The water that surged into the intersection of New York City's Canal and Hudson streets during Hurricane Sandy--to choose just one flood-ravaged locale--was ultimately driven ashore by forces swirling hundreds of miles out in the Atlantic.
That simple fact shows not only the scale and power of a tropical cyclone, but the difficulty of modeling and forecasting its potential for coastal flooding on the fine scale needed to most effectively prepare a response.
Now, a study led by Professor Harry Wang of William & Mary's Virginia Institute of Marine Science demonstrates the ability to predict a hurricane's storm tide at the level of individual neighborhoods and streets--a much finer scale than current operational methods.
The study, published in last week's issue of the Journal of Marine Science and Engineering, shows that with the right input, the team's high-resolution computer model was able to simulate water levels to within 6-8 inches of those observed in New York City and surrounding areas during Hurricane Sandy's approach and landfall in late October 2012. This includes sections of Manhattan where buildings and other infrastructure divert and channel floodwaters in exceptionally complex ways.
"Storm-surge modeling is a tough problem," says Wang. "People are interested in the possibility of flooding on a very fine scale, on the order of their house, office, or street." But for a forecast model to work, he says, "We have to resolve the boundary conditions--data on tides and winds--very far away, out into the open ocean. And we have to have that information far enough beforehand to provide time for people and agencies to respond."
Wang and his modeling team--fellow VIMS researchers Derek Loftis, Zhuo Liu, David Forrest, and Joseph Zhang--conducted their study by "hindcasting" Hurricane Sandy's landfall along the U.S. Atlantic coast. In this technique, scientists initialize a computer model with data collected before a past event, and then test the model's accuracy by comparing its output with observations recorded as the event unfolded.
For their test case, Wang and colleagues first used a large-scale model called SELFE to hindcast Sandy-driven changes in water level along the entire East Coast, from Florida to Nova Scotia. They initialized SELFE by entering data on normal tidal conditions along the model's open-ocean boundary, which is drawn almost 1,500 miles offshore. They allowed the model to "spin-up" for 10 days ahead of Sandy's approach, then another 5 days forward in time once the storm had entered the model grid, adding data on wind speed, wind direction, and air pressure in 6-minute time steps. They derived these data from NOAA's large-scale NAM (North American Mesoscale) model and a separate fine-scale atmospheric model called RAMS. RAMS--short for Regional Atmospheric Modeling System--was developed by Weatherflow Inc., a private-sector provider of weather data.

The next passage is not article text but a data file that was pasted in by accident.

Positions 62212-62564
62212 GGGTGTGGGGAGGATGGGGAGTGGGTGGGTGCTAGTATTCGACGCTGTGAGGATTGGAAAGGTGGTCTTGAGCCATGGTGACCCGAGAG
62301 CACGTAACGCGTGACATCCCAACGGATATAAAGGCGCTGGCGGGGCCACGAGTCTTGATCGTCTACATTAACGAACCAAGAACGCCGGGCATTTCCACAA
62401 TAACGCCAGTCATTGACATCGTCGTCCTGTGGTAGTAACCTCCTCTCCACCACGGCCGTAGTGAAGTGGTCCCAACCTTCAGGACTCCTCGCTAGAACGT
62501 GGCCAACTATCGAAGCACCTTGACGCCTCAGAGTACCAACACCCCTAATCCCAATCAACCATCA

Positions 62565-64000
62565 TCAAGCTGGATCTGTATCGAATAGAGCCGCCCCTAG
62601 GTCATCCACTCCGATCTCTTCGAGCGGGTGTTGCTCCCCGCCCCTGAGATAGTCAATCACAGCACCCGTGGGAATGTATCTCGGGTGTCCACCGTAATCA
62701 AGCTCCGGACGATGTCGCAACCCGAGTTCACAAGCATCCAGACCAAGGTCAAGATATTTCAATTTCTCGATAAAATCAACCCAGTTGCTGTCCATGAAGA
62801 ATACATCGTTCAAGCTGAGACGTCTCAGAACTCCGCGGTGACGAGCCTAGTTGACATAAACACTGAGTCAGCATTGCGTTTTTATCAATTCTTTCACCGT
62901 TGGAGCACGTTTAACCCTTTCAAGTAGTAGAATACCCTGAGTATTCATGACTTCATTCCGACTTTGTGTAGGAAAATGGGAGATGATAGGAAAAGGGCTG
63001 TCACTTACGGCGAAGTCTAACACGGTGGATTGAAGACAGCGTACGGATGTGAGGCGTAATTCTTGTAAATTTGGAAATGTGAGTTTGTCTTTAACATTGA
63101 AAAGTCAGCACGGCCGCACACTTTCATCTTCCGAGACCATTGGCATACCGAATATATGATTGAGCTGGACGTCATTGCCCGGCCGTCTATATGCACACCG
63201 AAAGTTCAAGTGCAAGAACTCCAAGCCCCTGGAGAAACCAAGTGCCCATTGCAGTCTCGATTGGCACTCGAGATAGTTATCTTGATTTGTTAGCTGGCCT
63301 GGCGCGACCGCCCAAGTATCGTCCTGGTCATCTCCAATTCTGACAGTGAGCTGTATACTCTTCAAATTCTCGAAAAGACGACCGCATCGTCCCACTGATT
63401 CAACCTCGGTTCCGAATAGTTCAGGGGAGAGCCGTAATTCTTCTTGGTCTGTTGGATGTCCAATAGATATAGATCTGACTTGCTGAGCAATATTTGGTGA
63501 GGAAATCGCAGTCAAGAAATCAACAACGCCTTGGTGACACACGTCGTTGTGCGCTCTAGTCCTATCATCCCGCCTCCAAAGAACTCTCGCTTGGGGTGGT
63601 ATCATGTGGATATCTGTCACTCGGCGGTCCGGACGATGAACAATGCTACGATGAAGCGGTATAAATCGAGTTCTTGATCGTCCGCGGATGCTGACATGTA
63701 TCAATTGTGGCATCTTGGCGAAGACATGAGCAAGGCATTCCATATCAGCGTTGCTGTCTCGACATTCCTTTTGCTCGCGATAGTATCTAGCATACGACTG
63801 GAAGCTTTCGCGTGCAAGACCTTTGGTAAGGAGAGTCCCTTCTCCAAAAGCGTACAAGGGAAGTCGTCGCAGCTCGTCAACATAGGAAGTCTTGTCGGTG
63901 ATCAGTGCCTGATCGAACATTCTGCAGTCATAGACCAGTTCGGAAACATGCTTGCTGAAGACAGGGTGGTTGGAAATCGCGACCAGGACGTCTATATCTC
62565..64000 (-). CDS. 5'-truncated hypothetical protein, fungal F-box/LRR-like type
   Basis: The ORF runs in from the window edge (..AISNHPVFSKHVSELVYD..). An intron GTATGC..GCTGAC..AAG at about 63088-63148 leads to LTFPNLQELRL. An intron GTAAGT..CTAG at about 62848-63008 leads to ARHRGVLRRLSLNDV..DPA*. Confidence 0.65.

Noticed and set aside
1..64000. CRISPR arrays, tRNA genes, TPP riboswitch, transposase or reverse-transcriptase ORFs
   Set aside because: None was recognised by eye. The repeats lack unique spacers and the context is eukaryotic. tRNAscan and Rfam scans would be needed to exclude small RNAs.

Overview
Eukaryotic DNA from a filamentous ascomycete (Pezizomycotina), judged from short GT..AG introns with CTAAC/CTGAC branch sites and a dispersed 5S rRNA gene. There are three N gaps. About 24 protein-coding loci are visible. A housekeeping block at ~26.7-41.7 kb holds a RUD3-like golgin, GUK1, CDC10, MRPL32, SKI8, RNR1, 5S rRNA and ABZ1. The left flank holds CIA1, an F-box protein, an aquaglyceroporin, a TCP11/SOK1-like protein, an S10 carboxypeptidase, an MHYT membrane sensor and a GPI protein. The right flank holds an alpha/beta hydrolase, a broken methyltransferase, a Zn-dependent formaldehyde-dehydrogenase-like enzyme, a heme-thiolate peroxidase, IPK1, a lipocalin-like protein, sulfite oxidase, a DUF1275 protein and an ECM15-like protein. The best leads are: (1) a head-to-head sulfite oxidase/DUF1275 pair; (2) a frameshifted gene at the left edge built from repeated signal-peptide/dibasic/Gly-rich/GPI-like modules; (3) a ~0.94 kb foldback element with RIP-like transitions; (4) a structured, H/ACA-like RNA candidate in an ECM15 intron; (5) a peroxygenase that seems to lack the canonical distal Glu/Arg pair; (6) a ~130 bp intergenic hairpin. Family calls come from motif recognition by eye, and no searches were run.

Wang stresses the importance of a good atmospheric model. "You cannot accurately forecast storm surge without accurate wind forcing," he says. "We are happy to be able to use RAMS, and it seems to be working quite well."
Wang says the 6-minute time-step is also key to their model's success. Some storm-surge models resolve time in increments as short as 3 seconds, but doing so requires computing power that exceeds even that available in W&M's SciClone Computing Complex. "A 6-minute time-step allows us to run a 5-day simulation in 40 minutes," says Wang. "That's the kind of rapid run-time you need for forecasting."
The second step for Wang's team was to use output from the "large-domain" SELFE model--which they verified by comparing with actual readings from NOAA tide gauges between Long Island and Chesapeake Bay--to drive a model of much higher resolution focused on New York City and its harbor. This "sub-grid inundation model" incorporates high-resolution elevation data collected with LIDAR, a mapping technique that uses airborne lasers to map the ground surface to within a few inches of its actual height.
"High-resolution hydrodynamic models are essential to account for the effects of local features," says Wang. "When water floods into a city, it encounters everything from waterfront berms to streets, railroads, parks, highways, subway stations, bridges, and building of all different kinds." These structures and surfaces not only divert and channel the water, but provide different levels of friction that must be modeled as well.
VIMS Dean & Director John Wells calls the results of the team's sub-grid inundation model a "breakthrough" in storm-tide forecasting--with model output within 6 to 8 inches of the water levels recorded in New York City during Sandy by the U.S. Geological Survey. The USGS measured Sandy's flooding by deploying temporary tide gauges at selected sites during the storm, and by sending out teams of observers afterward to record mud and wrack lines on buildings, roadways, and other infrastructure.
Says Wang, "Our results compared very favorably with the USGS' Hurricane Sandy Mapper database in terms of timing, area of inundation, and depth of floodwaters. The maximum extent of horizontal inundation was within 30 meters [90 feet] of the USGS values."
Animations created by Assistant Research Scientist David Forrest show the accuracy of the sub-grid inundation model in stunning detail. "The animation clearly shows water going around buildings and rushing through the streets," says Wang.
"What we've achieved is an efficient platform that addresses both large-scale storm tide and high-resolution inundation problems simultaneously," he adds. "Our future plans are to add the many other processes that are at play during a hurricane--rainfall, filtration, storm-water drainage, and the effect of waves. That's the goal for our future development and further improvements."